Feb 7 2009
To Debbie Schwalenberg of New Holstein, it was a final exam. To me, it was an unusual, scrumptious and good-looking meal.
Eating someone else’s homework can be a pleasure, when it happens at Kendall College in Chicago. Fine dining at subsidized prices gives tomorrow’s chefs real-life experience.
“My ultimate goal is to manage my own business,” Debbie says. That could involve catering, cooking classes or a deli. She sees opportunity in more than one direction.
This Calumet County native is one of about 700 culinary arts enrollees at Kendall, and we met during the Grand Buffet, an event that tests the talents of 12-18 students, who prepare garde manger: pates, mousses, terrines and other fancy nibbles for appetizer platters. Instructors evaluate taste, technique, appearance, creativity, execution of theme.
“I put a lot of deadlines into their work,” says Pierre Checchi, chef instructor. “I drill them” to prepare students for real-life situations.
“We have a reputation for being tough on our students,” echoes Christopher Koetke, culinary program dean. “The students who thrive on the challenge are going to take on the industry.”
So standards are high and the public benefits because of it. Debbie’s contribution to Grand Buffet included samples of curry smoked chicken salad, served on crackers with Indian spices. Dave Baudek of Hartland (Waukesha County) presented a rabbit and venison terrine, plus crostini topped with spicy goat cheese and a vegetable tapenade.
Other students presented a small selection of hot entrees (such as pastas, which looked great but I hardly touched them) and a to-die-for dessert table. Students also wait on tables, and all are being graded as they work. The cost is $25 for this unorthodox, all-you-can-eat spread – excellent value, especially by Chicago standards.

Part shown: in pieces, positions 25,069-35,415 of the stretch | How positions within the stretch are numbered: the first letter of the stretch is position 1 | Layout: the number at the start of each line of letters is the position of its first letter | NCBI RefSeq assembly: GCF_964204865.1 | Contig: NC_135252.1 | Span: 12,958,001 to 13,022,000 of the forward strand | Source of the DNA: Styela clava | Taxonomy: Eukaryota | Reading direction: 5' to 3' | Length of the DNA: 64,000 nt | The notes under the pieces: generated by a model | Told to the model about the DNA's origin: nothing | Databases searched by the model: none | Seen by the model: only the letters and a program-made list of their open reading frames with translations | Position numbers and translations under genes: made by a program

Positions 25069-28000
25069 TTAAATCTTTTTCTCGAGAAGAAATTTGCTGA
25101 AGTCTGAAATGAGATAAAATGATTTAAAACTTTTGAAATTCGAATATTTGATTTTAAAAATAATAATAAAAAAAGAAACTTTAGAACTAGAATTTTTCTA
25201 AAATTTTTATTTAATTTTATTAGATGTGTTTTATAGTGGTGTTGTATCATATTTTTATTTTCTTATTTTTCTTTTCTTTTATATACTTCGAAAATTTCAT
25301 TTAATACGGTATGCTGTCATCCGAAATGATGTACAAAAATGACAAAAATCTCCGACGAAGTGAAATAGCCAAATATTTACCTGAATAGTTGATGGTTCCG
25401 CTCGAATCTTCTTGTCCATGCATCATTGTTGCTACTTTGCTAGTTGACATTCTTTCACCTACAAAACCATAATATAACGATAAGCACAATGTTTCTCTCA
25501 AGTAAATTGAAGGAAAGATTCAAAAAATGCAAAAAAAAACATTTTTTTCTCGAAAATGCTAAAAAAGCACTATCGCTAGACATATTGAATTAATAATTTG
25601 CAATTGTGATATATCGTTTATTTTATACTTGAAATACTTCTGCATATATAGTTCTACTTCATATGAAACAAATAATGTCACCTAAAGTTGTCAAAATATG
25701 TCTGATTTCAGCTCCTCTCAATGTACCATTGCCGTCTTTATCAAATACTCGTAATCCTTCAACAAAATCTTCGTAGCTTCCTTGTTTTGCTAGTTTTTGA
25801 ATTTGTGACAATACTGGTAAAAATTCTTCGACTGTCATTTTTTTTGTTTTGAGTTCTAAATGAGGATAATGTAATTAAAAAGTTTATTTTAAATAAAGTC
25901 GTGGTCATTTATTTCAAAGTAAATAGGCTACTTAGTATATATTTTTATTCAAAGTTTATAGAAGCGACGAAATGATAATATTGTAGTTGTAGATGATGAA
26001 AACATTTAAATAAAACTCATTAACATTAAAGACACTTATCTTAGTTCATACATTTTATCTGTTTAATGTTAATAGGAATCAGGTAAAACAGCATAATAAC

“When you eat here, you are taking part in the education of the students,” says the dean, who estimates that actual costs are roughly twice what customers pay for a meal.
For more about menus and hours at The Dining Room, Kendall College, 900 N. North Branch St., Chicago: www.kendall.edu, 312-752-2328. Check out the exhibits of antique cooking equipment; artifacts are up to 500 years old.
Five-course banquet-style dining on Monday nights during winter will concentrate on Chicago’s ethnic neighborhoods. Menu themes: southeast Asia, Feb. 23; Greece, March 2; and India, March 9. Cost is $38, plus gratuity. Diners are allowed to bring in a bottle of wine; there is no corkage fee.
Fixed-price and a la carte menus for lunch and dinner are available on most other days. Reservations are necessary. The next Grand Buffets are Feb. 18 and March 12. It is a hot ticket that requires a reservation weeks in advance.
Other ways to enjoy the Windy City without breaking the pocketbook:
Chicago’s first public library, now known as the Chicago Cultural Center, is one of my favorite buildings in the city. It cost $2 million to construct in 1897; the building’s 38-foot Tiffany stained-glass dome (the biggest in the world) alone is worth $35 million today. Imported marble and glass mosaics also defend the sturdy and glorious architecture.